Katrina's Damage To Water Systems To Top $2.25 Billion

The costs to repair and replace public drinking water infrastructure damaged by Hurricane Katrina will surpass $2.25 billion, according to a preliminary assessment from the American Water Works Association (AWWA) released on Sept. 22.

AWWA is providing the report to members of Congress and the White House to help decision-makers plan for the costs of getting water systems damaged by Katrina back into operation as soon as possible.

The AWWA report estimates costs to repair or replace assets such as treatment plants, storage pumping, and related control facilities impacted by storm surge, flooding and other factors. It also analyzes the impact of revenue shortfalls due to the inability to service debt, particularly in communities where customers have relocated and the system is inoperable.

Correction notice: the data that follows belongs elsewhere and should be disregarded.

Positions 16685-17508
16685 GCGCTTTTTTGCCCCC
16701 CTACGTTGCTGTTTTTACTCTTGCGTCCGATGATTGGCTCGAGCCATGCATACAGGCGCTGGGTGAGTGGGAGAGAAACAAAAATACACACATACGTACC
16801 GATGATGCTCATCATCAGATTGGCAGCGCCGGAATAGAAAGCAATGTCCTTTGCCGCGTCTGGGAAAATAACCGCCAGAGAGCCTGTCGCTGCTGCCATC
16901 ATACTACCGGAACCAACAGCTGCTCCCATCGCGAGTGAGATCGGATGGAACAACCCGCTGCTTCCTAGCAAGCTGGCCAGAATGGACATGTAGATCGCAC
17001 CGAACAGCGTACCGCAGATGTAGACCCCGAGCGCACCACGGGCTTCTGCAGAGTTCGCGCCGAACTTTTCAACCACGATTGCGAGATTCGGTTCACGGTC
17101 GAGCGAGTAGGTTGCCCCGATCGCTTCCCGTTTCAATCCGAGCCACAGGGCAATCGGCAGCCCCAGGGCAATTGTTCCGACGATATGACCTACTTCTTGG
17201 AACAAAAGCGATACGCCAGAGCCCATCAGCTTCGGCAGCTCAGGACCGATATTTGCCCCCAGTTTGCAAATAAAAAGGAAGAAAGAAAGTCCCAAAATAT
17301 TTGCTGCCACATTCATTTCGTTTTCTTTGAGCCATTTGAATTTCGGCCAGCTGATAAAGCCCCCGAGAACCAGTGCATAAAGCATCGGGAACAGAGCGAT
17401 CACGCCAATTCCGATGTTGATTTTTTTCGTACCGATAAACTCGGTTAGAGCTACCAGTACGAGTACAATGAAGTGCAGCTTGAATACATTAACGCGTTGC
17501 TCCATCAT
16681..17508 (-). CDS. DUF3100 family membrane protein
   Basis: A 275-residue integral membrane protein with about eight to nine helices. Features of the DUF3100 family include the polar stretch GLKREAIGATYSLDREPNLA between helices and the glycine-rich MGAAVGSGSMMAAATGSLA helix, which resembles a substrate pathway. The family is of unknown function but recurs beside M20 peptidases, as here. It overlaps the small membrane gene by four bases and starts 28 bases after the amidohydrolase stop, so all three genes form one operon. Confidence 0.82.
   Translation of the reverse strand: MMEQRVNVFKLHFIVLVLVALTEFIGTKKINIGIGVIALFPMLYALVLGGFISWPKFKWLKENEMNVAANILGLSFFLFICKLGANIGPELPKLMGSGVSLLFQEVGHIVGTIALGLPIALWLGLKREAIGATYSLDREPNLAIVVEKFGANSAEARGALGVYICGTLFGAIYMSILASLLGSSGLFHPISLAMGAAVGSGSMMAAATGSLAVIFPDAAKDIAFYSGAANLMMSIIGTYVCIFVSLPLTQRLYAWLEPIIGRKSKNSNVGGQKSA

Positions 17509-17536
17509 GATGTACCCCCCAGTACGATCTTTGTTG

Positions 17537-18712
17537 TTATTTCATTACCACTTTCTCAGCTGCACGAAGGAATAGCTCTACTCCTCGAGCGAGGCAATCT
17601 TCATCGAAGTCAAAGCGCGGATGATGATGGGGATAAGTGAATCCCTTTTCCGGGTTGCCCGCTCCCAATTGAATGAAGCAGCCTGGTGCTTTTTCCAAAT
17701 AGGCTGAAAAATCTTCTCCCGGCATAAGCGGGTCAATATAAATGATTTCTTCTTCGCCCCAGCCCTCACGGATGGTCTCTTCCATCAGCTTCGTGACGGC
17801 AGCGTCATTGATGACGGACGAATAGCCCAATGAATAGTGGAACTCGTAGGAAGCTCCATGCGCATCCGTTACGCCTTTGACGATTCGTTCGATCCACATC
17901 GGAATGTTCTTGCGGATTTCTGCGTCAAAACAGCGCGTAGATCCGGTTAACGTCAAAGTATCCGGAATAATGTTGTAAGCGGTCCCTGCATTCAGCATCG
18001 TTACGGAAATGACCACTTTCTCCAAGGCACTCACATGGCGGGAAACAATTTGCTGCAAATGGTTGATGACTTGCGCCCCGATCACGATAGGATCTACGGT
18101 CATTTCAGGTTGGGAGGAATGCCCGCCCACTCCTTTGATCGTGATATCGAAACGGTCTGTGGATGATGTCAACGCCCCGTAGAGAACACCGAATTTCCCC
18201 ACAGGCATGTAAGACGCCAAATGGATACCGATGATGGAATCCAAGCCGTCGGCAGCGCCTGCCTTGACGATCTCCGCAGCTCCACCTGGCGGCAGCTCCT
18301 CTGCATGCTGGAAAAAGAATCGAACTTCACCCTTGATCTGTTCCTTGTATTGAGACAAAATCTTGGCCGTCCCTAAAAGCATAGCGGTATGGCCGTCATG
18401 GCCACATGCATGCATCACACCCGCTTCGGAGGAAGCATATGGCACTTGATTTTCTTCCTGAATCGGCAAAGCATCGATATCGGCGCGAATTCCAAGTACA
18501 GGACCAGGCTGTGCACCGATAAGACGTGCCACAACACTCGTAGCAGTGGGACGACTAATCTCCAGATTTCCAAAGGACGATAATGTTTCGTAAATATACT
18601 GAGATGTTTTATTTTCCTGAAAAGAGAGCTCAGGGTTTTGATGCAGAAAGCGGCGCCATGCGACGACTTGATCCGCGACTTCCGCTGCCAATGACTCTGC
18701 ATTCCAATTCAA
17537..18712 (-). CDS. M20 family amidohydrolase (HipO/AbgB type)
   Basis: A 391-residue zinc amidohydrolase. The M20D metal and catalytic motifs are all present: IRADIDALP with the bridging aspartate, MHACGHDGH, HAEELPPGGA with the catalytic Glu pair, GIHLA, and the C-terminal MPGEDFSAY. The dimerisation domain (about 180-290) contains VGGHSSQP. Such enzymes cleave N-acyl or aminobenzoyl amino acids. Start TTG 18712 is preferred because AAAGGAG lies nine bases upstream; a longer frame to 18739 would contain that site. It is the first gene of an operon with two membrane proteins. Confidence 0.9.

However, the report does not include the costs of critical recovery activities such as pipe flushing and disinfection, interim operating needs such as power generation, and cleaning up contaminated source waters.

"While the preliminary cost estimate for replacing and repairing water infrastructure is significant, we expect the full cost of restoring water systems to pre-Hurricane Katrina status could be much higher," said Jack Hoffbuhr, AWWA executive director. "Nevertheless, this estimate will help Congress begin to gauge the long-term costs of restoring safe drinking water service, which is critical for any community."

The report estimates that $1.6 billion will be required for 47 water systems serving more than 10,000 persons, with an additional $650 million required in 885 smaller, primarily groundwater systems. The systems are all in Louisiana, Mississippi and Alabama.

A copy of the report can be found in AWWA's online Hurricane Help Center: http://www.awwa.org/advocacy/Katrina.

This article originally appeared in the 09/01/2005 issue of Environmental Protection.

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